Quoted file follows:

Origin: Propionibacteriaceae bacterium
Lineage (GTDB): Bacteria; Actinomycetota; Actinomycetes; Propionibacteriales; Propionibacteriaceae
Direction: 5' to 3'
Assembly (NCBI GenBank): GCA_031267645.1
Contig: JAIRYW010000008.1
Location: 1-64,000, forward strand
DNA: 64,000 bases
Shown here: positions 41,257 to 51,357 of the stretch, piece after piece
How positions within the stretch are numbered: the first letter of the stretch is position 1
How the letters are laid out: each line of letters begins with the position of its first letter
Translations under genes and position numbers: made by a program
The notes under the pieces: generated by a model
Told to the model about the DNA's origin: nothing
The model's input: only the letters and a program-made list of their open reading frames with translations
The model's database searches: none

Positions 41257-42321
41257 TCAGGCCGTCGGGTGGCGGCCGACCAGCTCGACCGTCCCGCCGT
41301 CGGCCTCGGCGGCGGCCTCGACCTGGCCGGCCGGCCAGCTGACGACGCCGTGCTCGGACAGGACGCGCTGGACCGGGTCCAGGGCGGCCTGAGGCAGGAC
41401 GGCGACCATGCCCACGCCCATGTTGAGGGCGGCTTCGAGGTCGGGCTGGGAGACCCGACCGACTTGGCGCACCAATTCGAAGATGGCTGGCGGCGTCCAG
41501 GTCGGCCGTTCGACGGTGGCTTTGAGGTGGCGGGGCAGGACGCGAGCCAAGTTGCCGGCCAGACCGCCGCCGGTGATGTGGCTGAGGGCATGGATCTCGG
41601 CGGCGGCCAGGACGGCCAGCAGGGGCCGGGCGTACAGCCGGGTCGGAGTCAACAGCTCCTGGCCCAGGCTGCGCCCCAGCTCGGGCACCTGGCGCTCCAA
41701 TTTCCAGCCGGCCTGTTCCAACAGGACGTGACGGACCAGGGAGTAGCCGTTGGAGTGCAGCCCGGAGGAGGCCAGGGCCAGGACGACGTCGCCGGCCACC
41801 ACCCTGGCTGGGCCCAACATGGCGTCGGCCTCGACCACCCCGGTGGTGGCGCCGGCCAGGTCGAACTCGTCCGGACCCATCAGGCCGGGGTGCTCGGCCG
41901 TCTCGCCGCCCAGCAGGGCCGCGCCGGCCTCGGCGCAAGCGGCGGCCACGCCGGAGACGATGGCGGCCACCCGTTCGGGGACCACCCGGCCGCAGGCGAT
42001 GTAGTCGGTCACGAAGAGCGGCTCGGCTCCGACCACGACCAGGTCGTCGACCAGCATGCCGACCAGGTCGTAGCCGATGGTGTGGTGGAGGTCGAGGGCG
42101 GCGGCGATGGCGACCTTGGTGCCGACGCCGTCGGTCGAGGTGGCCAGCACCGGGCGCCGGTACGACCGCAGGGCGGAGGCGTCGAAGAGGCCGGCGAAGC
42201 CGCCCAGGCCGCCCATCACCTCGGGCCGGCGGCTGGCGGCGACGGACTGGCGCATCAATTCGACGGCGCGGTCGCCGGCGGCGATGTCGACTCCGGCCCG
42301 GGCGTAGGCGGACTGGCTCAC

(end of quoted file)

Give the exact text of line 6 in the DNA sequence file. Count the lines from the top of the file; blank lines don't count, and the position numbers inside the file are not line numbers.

Location: 1-64,000, forward strand